10BASE-F is a generic term for the family of 10 Mbit/s Ethernet standards using fiber optic cable. In 10BASE-F, the 10 represents its maximum throughput of 10 Mbit/s, BASE indicates its use of baseband transmission, and F indicates that it relies on medium of fiber-optic cable. In fact, there are at least three different kinds of 10BASE-F. All require two strands of 62.5/125 µm multimode fiber. One strand is used for data transmission and one strand is used for reception, making 10BASE-F a full-duplex technology.
The 10BASE-F variants include 10BASE-FL, 10BASE-FB and 10BASE-FP. Of these only 10BASE-FL experienced widespread use. All 10BASE-F variants deliver 10 Mbit/s over a fiber pair. These 10 Mbit/s standards have been largely replaced by faster Fast Ethernet, Gigabit Ethernet and 100 Gigabit Ethernet standards.
10BASE-FL is the most commonly used 10BASE-F specification of Ethernet over optical fiber. In 10BASE-FL, FL stands for fiber optic link. It replaces the original fiber-optic inter-repeater link (FOIRL) specification, but retains compatibility with FOIRL-based equipment. The maximum segment length supported is 2000 meters When mixed with FOIRL equipment, maximum segment length is limited to FOIRL's 1000 meters.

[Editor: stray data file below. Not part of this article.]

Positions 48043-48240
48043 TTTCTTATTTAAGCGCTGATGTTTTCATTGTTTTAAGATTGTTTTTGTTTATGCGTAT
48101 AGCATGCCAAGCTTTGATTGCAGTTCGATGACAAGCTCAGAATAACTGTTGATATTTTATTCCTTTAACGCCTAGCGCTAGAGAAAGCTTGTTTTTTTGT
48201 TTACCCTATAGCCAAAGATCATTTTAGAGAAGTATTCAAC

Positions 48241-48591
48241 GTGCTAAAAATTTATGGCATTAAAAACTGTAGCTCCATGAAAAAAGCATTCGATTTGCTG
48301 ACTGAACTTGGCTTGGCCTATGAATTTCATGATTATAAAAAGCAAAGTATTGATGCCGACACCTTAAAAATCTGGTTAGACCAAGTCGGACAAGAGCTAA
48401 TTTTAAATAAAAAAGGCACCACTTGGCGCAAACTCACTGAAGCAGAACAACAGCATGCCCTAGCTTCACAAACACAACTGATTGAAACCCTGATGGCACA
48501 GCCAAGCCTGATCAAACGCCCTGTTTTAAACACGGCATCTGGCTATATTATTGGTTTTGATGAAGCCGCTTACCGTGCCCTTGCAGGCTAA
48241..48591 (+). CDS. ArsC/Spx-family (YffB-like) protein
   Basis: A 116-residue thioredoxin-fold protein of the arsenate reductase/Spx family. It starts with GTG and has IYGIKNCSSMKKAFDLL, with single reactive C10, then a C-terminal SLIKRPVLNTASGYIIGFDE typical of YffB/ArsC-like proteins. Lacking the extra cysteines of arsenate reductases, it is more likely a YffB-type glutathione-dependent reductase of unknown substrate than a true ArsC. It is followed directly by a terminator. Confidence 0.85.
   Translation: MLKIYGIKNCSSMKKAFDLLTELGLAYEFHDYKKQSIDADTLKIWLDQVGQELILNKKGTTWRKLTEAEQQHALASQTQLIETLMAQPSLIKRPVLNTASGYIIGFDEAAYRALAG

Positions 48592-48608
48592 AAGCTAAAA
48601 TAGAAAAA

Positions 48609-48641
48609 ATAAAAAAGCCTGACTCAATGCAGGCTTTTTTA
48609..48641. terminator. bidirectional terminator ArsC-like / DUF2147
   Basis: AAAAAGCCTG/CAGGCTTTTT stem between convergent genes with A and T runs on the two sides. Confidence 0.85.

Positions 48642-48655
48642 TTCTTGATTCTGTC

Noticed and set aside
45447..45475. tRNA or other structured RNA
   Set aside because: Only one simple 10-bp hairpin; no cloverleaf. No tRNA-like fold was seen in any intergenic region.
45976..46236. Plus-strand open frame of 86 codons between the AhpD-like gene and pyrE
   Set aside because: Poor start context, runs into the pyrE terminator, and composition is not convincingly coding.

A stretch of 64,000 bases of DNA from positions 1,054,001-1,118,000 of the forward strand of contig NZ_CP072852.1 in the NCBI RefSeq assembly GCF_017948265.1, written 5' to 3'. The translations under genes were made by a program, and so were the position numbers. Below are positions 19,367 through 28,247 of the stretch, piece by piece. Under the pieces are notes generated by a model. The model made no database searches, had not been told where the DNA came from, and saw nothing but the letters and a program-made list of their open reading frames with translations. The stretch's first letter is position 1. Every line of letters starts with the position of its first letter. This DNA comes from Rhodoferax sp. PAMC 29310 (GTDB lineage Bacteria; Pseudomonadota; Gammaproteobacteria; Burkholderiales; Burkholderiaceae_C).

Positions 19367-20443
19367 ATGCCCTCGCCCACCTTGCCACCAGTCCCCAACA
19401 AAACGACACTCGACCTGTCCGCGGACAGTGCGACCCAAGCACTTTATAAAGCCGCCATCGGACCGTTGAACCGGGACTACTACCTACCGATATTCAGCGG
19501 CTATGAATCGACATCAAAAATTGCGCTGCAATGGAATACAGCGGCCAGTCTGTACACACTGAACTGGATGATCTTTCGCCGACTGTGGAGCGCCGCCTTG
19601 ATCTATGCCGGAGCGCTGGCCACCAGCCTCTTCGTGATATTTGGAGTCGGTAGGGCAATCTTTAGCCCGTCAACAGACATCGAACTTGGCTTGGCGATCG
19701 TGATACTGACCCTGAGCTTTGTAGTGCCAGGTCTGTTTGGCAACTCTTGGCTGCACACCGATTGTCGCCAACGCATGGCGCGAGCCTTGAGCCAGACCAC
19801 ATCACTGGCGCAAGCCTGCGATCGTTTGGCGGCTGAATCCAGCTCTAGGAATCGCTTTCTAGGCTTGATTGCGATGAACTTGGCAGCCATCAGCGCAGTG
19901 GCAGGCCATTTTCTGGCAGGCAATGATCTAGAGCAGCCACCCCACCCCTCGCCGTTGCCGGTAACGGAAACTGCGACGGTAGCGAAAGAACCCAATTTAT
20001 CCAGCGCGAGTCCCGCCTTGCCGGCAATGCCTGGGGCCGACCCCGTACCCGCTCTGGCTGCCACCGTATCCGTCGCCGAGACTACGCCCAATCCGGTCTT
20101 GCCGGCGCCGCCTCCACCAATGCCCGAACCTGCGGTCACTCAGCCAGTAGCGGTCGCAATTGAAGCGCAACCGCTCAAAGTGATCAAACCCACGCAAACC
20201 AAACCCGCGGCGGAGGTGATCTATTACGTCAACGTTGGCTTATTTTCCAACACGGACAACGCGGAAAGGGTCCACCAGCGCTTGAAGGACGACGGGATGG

Today, 10BASE-FL is rarely used in networking and has been replaced by the family of Fast Ethernet, Gigabit Ethernet and 100 Gigabit Ethernet standards.
The 10BASE-FB (10BASE-FiberBackbone) is a network segment used to bridge network hubs. Due to the synchronous operation of 10BASE-FB, delays normally associated with Ethernet repeaters are reduced, thus allowing segment distances to be extended without compromising the collision detection mechanism. The maximum allowable segment length for 10BASE-FB is 2000 meters.
10BASE-FP calls for a non-powered signal coupler capable of linking up to 33 devices, with each segment being up to 500m in length. This formed a star-type network centered on the signal coupler. There are no devices known to have implemented this standard.